It was December 2016 and my brother had been battling Pancreatic Cancer for 10 months.  

For the past 2 months I had asked him if he wanted me to go Christmas shopping for him.  Christmas was his favorite holiday because he loved when family was all together and he loved to spoil his niece and nephews.  No matter how sick he was, I knew he wanted to make sure he had gifts for them.  

I had asked numerous times if I could do his shopping for him and each time he would tell me that he was going to do it himself.  He was holding out hope that he would feel well enough to go shopping for them. 

He then got the news that they were stopping his trial treatment that he had been doing and there was nothing more they could do.  We all knew that this was probably our last Christmas with him, but no one wanted to think about that.  

Less than 36 hours before I was supposed to head to Arkansas to have Christmas with my family, I was laying in bed with a virus.  Dizzy and stomach issues. My brother called and asked what I was doing. In no way was I about to complain to him about how I was feeling.  

He asked if I could go do his Christmas shopping for him.  It was cold, rainy, and I was sick, but of course I told him I would.  I was a little frustrated that he didn’t let me do it earlier when I asked, but I know he was hoping that he would be able to do it himself.  

I skipped a shower, put on sweats, and put a ballcap on to cover my hair that looked like a rats nest, and I headed to the mall.  

I prayed that I didn’t see anyone that I knew.  Those that did see me I am sure they just saw the outward mess that I was.  

The lines were long and I was irritated.  I was not my happy self. I complained and was impatient.  The best way to describe the person that the public was seeing that day starts with a big B.  

I was an outward mess, but my inside was much messier.  My brother was dying. This was most likely the last Christmas I would get to spend with him.  No one at the mall knew this. They only saw an unkind, impatient, and unkempt person.  

Since that moment I have wondered if I would have been wearing a label that said “my brother is dying”, would people have been kinder or less judgmental?  Would the cashier had a little more patience with me when I was not moving forward to check out because I was off in my thoughts? Would the sales clerk helped just a little more when I was almost in tears because I could not find the size of jacket I needed to get for my niece that my brother requested?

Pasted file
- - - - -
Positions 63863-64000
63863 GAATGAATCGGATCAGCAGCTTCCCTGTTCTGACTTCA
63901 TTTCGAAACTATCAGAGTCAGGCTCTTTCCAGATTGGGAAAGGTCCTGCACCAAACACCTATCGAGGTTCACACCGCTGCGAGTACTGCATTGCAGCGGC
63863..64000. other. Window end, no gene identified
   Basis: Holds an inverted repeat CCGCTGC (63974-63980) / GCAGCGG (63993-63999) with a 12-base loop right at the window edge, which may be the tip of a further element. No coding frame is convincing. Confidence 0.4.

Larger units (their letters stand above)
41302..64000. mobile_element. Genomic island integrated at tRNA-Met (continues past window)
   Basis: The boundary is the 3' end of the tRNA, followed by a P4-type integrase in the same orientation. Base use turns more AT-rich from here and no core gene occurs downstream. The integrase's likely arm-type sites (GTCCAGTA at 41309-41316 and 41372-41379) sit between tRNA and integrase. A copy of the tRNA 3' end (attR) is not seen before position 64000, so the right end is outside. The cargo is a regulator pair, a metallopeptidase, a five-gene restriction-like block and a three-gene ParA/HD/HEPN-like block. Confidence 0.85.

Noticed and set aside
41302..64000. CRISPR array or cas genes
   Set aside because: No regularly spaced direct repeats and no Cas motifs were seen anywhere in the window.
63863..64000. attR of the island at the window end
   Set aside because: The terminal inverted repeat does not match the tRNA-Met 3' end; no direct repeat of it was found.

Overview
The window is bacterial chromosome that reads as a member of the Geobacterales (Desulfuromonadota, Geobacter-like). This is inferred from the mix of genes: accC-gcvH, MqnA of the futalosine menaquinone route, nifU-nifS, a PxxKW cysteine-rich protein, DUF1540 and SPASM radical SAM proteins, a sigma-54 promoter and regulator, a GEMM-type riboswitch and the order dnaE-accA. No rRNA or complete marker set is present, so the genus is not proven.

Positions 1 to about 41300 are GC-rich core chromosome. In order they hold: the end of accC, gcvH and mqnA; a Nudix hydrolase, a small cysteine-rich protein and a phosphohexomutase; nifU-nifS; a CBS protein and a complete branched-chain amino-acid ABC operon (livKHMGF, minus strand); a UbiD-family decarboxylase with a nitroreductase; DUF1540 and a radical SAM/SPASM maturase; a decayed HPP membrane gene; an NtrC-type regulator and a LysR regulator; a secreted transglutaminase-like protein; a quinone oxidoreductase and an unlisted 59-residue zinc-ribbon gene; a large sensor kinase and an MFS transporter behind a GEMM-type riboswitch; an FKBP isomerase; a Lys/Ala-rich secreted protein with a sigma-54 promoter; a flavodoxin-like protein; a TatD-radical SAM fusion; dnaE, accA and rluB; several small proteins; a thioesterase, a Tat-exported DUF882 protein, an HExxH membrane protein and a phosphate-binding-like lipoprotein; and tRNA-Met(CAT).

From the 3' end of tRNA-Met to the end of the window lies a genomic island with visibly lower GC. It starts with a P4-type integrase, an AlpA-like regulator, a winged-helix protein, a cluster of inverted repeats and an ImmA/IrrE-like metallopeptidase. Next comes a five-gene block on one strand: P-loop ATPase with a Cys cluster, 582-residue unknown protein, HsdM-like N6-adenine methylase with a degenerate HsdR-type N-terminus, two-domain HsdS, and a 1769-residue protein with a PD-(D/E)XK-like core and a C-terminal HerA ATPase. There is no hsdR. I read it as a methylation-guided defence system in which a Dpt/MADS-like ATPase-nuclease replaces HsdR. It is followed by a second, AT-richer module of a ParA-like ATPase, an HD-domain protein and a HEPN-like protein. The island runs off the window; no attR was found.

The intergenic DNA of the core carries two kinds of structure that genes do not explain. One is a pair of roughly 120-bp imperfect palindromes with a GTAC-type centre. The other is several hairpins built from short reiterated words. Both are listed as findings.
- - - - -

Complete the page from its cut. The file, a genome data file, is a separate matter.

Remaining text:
I did finally find the exact jacket he wanted.

That moment has helped me with patience, which has never been one of my best qualities.  When someone cuts me off in traffic I now stop my frustration and wonder if that person’s label could possibly say “just left the doctor with a bad diagnosis”.   What if the person who cut in front of me at the store had a label that said “ My baby’s daycare called and my baby is sick and I needed to get her some medicine before I go pick her up”?  The person holding up the line at the grocery store could have a label that reads “I lost my job and this is all of the money I have to feed my family this week and I need to see what I can afford”?  

I know for me if I knew what the labels said I would be more patient and kind.  I also believe that most people would not only be more patient and kind, they would go above and beyond to help that person.  So, why do we need a label at all? It is not our job to judge, but I also know we are human and it happens. For me, I don’t even think it is something I would intentionally do and did not say it outloud.  But, just because I kept it to myself, did not make it right.  

The truth is we don’t always know what another person is going through and we don’t wear labels.   When we encounter situations that start to make our blood boil and our patience fly out the window, we can ask ourselves what their label might say.  Even if that person does not have a stressful label, but we are patient and kind, it causes us less stress, and that kindness we show may rub off on that person or the people watching us.  Remember, we are all contagious and have to ability to spread kindness and patience.

This did end up being my brother’s last Christmas. He passed away 6 weeks later.
(l-r: Me, Jayce (son), Danny (brother), Bryce (son))